Barista Horror Stories: Tales from Behind the Bar

For many, this week has been scarier than any spooky tale or scary story. Take a break from the world around you and enjoy the last of our Barista Horror Stories with a topic  most of us can relate to: the horror of the clopen!

(To protect the job security of this story’s contributor names, locations, and identifying details have been changed. To read more spooky stories, click here  or here.)

Tale 3: œThere’s A Monster in the Closet 

Closing a coffee shop at night and then opening it the next morning can be a beast of a task. Colloquially known as the ˜clopen,’ this scheduling arrangement sometimes leaves less than eight hours of rest between one’s shifts. While Dillon didn’t prefer these back-to-back shifts, he made the best of them. His former job at a 24-hour cafe taught him that schedules could be much, much worse! So, when he started at working for a new shop, he agreed to work the clopens without complaint.

Volunteering for the shifts his coworkers disliked was part of Dillon’s long-game with the coffee shop. Even as the youngest member of the staff, Dillon knew that the path to upward mobility required a positive outlook, and he was willing to put in the effort necessary to grow with the company. His enthusiasm and flexibility stood in marked contrast to the constant complaints emanating from his coworkers. œI hate opening,  or œclosing takes too much time,  or œthe clopen makes me feel like I might as well just sleep at work,  his coworkers droned whenever a new schedule was released. In the midst of this sea of complaints Dillon would respond coolly, œI’m fine with it. Honestly, I think clopens are some of the easier arrangements. 

The ease Dillon was referring to lied in his mastery of the space. Being the last one in the shop at night and the first one there in the morning meant that he already knew what to expect for the busy morning shift. He could ensure that the close was completed properly, think ahead to the prioritized tasks he’d need to accomplish in the morning, and cut the occasional corner ” because as the sole closer and opener he was almost exclusively accountable to himself. It’s this last advantage, personal accountability that recently showed Dillon the eerily confounding aspects of the clopen.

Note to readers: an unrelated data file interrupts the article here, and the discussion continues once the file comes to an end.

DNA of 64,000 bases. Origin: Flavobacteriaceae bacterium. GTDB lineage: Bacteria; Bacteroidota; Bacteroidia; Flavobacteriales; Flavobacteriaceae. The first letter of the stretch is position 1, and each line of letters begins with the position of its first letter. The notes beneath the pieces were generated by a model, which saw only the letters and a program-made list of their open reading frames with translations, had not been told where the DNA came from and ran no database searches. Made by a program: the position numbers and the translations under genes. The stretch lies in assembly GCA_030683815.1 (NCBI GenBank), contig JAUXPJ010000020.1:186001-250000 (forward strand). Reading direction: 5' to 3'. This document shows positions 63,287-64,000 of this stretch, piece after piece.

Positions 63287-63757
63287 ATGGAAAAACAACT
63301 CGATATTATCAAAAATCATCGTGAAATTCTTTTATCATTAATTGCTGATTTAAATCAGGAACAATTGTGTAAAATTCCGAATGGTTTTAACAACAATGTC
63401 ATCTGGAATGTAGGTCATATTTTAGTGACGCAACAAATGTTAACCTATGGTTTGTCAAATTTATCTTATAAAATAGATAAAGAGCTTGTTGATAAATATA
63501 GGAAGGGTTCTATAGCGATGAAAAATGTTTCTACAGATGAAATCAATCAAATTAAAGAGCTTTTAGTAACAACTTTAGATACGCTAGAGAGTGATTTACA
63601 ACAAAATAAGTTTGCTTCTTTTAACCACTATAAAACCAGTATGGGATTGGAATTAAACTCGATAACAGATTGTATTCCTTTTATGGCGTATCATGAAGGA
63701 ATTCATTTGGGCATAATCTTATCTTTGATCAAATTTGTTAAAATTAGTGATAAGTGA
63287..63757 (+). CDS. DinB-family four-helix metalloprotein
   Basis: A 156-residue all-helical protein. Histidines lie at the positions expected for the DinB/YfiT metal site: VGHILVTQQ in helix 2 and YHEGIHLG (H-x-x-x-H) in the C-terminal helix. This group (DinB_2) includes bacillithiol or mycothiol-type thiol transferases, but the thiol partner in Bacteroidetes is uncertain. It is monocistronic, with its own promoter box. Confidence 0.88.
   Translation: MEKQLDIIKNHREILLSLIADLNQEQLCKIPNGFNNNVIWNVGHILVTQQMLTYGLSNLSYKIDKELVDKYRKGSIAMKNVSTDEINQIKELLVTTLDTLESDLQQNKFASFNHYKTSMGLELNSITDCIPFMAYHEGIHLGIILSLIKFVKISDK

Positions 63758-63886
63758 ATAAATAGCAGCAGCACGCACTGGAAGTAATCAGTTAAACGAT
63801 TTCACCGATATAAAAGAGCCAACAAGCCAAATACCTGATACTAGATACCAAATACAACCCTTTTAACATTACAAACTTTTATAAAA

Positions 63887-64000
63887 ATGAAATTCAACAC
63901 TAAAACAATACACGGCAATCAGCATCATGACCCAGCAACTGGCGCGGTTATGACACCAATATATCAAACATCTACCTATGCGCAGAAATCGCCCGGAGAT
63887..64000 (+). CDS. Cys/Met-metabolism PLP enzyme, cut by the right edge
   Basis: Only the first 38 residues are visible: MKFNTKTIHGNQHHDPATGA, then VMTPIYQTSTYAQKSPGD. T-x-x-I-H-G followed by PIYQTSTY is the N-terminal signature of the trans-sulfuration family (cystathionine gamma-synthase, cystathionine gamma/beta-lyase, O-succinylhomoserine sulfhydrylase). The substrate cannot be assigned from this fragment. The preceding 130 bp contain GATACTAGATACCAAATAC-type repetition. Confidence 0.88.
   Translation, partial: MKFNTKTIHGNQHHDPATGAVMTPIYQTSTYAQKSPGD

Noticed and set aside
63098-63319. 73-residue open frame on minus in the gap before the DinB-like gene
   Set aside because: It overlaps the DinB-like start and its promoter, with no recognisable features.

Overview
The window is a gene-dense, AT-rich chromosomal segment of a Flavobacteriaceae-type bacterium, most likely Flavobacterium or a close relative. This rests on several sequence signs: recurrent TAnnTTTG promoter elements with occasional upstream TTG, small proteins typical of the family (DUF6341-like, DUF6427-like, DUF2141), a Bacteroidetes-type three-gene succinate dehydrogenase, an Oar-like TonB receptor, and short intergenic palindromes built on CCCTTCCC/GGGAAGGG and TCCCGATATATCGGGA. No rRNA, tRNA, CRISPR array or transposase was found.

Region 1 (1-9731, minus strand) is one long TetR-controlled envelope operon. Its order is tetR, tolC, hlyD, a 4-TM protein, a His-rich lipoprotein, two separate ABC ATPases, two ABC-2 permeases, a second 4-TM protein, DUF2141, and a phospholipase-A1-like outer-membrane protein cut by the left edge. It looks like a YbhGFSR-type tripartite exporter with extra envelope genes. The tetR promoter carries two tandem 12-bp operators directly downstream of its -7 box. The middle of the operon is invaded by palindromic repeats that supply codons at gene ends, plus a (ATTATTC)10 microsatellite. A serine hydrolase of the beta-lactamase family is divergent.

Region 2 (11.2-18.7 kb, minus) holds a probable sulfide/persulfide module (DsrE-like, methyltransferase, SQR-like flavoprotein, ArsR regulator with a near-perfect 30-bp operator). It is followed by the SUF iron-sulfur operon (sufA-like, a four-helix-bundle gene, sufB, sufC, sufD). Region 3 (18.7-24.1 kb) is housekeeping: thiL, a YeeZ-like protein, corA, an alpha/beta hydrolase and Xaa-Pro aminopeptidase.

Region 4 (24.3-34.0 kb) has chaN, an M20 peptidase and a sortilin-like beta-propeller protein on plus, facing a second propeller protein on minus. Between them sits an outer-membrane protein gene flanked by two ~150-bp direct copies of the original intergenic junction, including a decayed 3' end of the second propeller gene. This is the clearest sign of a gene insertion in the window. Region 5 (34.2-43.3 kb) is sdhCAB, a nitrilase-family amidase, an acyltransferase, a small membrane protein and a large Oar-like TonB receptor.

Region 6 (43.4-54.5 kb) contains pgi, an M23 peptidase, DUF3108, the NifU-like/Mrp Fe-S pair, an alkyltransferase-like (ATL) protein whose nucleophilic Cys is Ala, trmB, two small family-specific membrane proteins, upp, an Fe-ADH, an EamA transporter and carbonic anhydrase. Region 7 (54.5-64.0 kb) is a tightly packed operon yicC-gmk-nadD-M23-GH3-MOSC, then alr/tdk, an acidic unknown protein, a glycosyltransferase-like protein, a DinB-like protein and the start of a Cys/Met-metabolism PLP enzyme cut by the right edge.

On a Thursday night, not too long ago, Dillon was closing up the shop like he always did. He said goodbye to the last remaining customer and then locked the doors before cranking up the volume on his closing playlist. As he methodically progressed through the bus bins of dirty dishes, he hummed along to the music that was powering his close. Suddenly, in the brief silence between songs he heard a shuffling from around the counter. Dillon turned toward the register expecting to see a wayward customer, but no one was there. He quickly scanned the cafe for movement, realizing that he was the only one in the space. œI could’ve sworn I heard someone walking toward the register,  he said aloud to the empty room. œMaybe that was just part of the music,  he reasoned and returned to his dishes. Dillon continued uninterrupted until he reached the last three items on his checklist: turn off the music, shut off the lights, lock the door.

After dimming the front of house lights he walked to the dry storage closet to make sure it was closed and locked. But, as he approached he heard voices, faint whispers, like the kinds of sounds siblings make when they’re awake chatting past bedtime. œHello,  he called toward the hallway and closet, but no one answered. œThat’s so strange, no one’s here,  he thought as he moved closer to the closet door. œHello,  he called one last time before reaching for the doorknob. He opened the door slowly, but the storage room was empty. He stood silently in the closet for a few still moments, straining to hear the chatter again ”but all he heard was the sound of his own hushed breathing. œHow much coffee did I drink today?!  he puzzled, concluding that excessive caffeine was to blame for his hallucinations. œI’ve got to get out of here and get some sleep,  he thought. With that, he turned off the storage room light, closed and locked its door, set the alarm, and locked the shop behind him.